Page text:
SALINA — Harry Huber spent a summer studying on the same organ that Mozart once played before turning to his audience and saying, "Truly, the organ is the king of instruments."
And so it is, Huber agrees.
After 58 years of playing the organ during two Sunday worship services, weddings, funerals and other events at University United Methodist Church, Huber has decided to retire.
"I'll miss it, but there comes a time in life when you have to turn things over to somebody else, and I may as well do it while I'm sailing high," Huber said. "I have climbed this mountain long enough."
The Rev. Mike Rose, the church's pastor, said members of the congregation will probably feel some grief over the idea of church services without Huber's music.
Huber would rise to the occasion when the church was having a special celebration. He played all original compositions at the April 26 service, when the church celebrated its 100th anniversary.
He knew how to lead the congregation into a quiet, meditative state or wake them up as called for.
"They don't go to sleep singing the hymns," Huber said.
But Rose said the congregation has to respect Huber's decision to retire "at his young age."
"I don't tell anybody my age," Huber said. "I just let them try to figure it out. That worries a lot of people, and not a person knows."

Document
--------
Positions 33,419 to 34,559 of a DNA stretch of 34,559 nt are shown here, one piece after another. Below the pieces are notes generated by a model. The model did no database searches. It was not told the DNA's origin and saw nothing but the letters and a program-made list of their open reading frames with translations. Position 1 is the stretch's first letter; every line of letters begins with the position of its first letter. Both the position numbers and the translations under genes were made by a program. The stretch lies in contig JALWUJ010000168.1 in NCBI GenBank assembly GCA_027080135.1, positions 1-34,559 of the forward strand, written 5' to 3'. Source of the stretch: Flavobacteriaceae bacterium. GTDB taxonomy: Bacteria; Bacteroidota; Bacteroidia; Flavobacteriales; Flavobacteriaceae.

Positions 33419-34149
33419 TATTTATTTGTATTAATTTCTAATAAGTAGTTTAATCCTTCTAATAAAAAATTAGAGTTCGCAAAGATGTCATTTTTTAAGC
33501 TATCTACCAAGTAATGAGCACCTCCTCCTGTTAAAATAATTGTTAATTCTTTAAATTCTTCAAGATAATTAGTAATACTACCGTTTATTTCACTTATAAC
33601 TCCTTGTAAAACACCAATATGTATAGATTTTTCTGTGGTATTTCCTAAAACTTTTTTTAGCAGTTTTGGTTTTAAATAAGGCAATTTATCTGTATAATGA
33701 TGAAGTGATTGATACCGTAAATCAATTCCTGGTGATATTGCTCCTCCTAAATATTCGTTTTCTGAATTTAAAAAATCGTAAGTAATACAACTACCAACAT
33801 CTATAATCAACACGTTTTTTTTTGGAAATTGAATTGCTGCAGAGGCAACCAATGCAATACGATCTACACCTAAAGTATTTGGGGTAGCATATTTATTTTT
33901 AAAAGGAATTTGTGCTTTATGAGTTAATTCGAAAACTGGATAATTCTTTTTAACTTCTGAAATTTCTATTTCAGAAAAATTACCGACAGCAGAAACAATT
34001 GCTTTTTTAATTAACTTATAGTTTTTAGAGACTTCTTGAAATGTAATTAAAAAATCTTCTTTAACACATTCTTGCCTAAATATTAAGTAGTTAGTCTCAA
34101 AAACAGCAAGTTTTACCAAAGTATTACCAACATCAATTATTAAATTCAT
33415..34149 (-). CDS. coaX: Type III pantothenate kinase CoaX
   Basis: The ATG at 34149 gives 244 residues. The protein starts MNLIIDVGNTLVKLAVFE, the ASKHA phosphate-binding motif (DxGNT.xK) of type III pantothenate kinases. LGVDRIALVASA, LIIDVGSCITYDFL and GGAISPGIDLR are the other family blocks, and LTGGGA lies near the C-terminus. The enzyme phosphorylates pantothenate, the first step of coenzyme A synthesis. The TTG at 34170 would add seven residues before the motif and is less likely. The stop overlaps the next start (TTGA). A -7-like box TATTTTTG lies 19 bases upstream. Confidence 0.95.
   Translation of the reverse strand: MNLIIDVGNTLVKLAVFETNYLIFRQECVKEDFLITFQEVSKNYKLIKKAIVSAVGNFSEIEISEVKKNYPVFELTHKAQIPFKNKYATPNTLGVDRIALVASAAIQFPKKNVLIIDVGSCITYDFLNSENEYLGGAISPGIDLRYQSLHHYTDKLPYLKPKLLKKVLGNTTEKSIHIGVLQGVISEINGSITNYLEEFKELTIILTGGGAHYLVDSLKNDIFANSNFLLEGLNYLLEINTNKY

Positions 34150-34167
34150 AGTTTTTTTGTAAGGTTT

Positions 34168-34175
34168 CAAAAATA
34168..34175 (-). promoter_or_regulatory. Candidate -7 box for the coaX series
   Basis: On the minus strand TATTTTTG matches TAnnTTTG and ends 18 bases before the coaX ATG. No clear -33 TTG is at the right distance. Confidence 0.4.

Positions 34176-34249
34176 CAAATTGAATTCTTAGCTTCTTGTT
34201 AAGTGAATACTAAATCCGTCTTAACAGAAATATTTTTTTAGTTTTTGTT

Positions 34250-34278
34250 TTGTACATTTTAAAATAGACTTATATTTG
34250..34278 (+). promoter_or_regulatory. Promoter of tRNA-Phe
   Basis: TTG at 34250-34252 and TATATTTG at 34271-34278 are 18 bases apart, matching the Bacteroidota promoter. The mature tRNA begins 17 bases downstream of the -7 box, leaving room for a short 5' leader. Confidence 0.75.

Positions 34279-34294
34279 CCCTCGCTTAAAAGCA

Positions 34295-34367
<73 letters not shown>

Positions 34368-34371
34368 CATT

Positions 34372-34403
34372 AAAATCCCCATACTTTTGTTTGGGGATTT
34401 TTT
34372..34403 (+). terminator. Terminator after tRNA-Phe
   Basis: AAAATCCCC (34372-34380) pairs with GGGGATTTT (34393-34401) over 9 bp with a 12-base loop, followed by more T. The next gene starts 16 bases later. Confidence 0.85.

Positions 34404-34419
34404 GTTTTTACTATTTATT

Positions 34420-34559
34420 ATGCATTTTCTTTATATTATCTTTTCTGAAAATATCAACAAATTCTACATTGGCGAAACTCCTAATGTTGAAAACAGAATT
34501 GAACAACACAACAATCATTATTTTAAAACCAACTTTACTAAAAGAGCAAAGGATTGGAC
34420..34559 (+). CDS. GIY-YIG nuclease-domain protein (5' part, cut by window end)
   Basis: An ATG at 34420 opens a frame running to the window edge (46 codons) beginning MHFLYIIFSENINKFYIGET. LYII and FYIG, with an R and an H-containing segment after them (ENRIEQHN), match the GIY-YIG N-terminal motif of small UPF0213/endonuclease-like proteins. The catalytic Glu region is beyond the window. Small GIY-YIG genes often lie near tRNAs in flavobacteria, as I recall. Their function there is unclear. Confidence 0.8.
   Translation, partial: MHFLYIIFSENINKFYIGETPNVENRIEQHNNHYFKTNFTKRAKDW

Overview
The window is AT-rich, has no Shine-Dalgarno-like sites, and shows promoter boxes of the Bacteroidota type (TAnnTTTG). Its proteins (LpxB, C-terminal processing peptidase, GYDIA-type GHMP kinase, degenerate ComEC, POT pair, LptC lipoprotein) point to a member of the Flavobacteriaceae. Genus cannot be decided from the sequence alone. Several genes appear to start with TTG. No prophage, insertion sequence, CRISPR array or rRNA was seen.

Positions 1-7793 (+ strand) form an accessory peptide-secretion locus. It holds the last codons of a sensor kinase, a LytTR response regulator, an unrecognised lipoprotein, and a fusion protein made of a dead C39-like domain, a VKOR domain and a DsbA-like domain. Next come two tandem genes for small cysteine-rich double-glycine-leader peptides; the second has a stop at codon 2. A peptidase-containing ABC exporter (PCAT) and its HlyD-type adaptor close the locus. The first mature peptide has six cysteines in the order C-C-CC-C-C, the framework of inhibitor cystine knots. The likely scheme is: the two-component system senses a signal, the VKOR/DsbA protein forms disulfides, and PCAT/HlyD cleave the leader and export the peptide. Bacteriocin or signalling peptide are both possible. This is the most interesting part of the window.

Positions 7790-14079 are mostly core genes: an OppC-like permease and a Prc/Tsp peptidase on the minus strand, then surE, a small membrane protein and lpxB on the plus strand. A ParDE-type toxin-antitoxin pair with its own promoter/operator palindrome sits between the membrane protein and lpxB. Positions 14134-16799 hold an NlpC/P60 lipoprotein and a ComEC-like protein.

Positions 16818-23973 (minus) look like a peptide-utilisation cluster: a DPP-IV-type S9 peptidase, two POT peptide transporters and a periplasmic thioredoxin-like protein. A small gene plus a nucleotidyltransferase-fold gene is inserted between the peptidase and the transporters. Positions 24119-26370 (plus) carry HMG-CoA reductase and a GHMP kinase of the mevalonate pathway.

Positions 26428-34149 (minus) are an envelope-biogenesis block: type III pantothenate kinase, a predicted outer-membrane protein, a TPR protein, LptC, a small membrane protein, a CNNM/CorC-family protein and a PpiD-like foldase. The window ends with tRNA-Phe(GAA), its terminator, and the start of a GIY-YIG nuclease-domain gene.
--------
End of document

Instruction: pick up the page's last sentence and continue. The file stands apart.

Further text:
When he was growing up in Gibbstown, N.J., his parents believed it was important for their children to know how to play the piano. He said he was fortunate that throughout the Great Depression they were able to pay $5 a week for his lessons.
When he was in fourth grade, a wealthy man in his hometown bought the church a new organ in memory of his wife. Huber was walking home from school when he came across a truck backed up to the front door of the church to deliver the organ.
He watched as the console was moved in and then ran home to tell his mom.
"'Mother, mother, they're moving an organ into the church, and someday I'm going to play it,' " he announced.
He's now played professionally for 80 years.
"Musicality is a God-given gift, and that's all there is to it," Huber said. "You should try to appreciate and cultivate that gift as much as you can."
Huber moved to Kansas in 1945 to accept a minister of music post at First Methodist Church in Hutchinson, where he worked for two years. Then he accepted a position in the music department at Kansas Wesleyan University, where he taught music for 32 years.
He also served as head of the music department and two terms as chairman of the division of fine arts.
Upon retirement, he was named professor emeritus of music and received an honorary doctorate.
When Huber first moved to Salina, he played organ on the weekends for First Christian Church before moving to University Methodist. He also played organ for 50 years at the Masonic Center.
Huber, who has already traveled to Canada, Europe and every state in the union, said his retirement days will not be filled with travel. He and wife, Sara, are ready to stay put, he said.
"I just want to not have to get up so early on Sunday mornings to tell you the truth for one thing," he said. "I'm just going to sit on the back porch in a rocker."